I believe that the background music this article is talking about has only become louder over the last six months. Besides all that and the exemptions made in the framework that go against European data protection foundations anyway, to some degree those “share values” don’t really hold for the data protection (privacy) way of thinking.
Europe has a longstanding view that data protection is a fundamental human right, signified in the European Charter of Human rights (ECHR) article 8. This as opposed to the American view that sets privacy (effectively data protection) as a consumer right which is handled differently per sector. Connect that to the massive amounts of bulk surveillance the American agencies undertake as well as laws like the foreign intelligence security act (FISA) and you may get an idea on how shared those values really are.
There is one other thing that in 2018 may actually make this entire framework obsolete, the GDPR has an extra-territorial scope. Effectively this means that all American companies doing business in Europe need to become GDPR compliant before May 25th 2018. This fact only may undermine the privacyshield requirements in the private sector. What remains is the parts on surveillance and bulk data collection on which I simply don’t believe the American agencies will ever adhere to any limitations.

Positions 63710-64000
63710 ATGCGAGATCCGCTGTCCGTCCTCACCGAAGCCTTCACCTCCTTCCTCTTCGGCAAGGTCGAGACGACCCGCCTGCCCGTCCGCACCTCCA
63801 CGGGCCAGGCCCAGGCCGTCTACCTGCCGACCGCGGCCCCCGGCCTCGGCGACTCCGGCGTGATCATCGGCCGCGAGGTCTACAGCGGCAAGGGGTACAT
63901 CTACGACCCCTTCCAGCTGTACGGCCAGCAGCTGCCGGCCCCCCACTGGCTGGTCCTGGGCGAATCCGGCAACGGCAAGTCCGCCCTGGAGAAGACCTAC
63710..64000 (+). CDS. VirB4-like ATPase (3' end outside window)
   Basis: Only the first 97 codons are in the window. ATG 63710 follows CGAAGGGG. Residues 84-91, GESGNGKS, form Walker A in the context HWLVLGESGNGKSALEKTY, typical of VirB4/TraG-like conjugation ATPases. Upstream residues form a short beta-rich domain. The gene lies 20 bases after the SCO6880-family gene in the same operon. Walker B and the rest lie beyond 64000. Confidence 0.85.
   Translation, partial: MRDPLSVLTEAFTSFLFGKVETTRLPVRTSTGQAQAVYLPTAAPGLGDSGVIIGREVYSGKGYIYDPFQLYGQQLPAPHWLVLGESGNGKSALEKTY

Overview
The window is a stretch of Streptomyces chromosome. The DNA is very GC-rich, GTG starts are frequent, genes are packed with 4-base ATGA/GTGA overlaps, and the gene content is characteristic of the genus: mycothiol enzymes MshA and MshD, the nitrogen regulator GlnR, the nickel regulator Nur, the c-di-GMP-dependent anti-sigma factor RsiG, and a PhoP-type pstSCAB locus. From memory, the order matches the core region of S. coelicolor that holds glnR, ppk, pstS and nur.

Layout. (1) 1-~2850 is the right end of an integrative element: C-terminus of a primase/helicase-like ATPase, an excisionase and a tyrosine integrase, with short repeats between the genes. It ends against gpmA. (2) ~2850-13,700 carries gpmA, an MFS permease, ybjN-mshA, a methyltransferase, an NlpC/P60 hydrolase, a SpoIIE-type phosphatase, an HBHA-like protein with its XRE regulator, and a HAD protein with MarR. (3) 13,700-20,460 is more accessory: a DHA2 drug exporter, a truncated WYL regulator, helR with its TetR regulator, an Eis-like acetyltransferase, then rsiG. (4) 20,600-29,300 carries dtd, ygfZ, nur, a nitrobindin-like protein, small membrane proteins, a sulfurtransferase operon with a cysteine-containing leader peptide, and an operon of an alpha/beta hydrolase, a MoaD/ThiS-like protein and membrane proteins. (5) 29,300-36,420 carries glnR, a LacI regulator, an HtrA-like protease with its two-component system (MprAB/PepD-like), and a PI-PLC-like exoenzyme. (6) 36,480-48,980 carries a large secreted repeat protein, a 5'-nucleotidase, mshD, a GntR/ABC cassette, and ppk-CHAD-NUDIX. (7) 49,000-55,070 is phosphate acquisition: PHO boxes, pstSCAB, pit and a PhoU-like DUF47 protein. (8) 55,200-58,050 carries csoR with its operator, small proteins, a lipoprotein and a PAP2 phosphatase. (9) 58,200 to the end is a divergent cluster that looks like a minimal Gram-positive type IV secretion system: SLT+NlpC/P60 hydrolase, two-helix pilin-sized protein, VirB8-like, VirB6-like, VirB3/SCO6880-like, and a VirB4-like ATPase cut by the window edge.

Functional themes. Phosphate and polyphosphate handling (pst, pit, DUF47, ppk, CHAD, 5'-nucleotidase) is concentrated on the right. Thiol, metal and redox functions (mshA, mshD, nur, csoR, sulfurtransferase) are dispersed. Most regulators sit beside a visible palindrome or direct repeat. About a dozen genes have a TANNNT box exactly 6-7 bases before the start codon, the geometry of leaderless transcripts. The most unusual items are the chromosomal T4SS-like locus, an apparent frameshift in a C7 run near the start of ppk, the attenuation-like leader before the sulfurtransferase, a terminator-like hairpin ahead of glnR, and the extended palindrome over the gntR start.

source: Lawfare (external link)
NGO to Israeli High Court: Block state from public biometric campaign
A couple of years ago a similar project in the Netherlands was halted and no central storage of fingerprint data was setup. As a side-effect of that, fingerprints are only collected and used for passports, not for the EU identity card you can get as well.
The israeli system is not only collecting fingerprints but if you read between the lines of this article, it seems to be collecting facial recognition data as well.
The reason for this is kind of interesting: because the government can not design an identity document that is nearly foolproof, the citizens have to prove themselves with their biometric data that they are the legitimate owner of that card. Provided that the current card and chip system holding that data can’t be compromised too.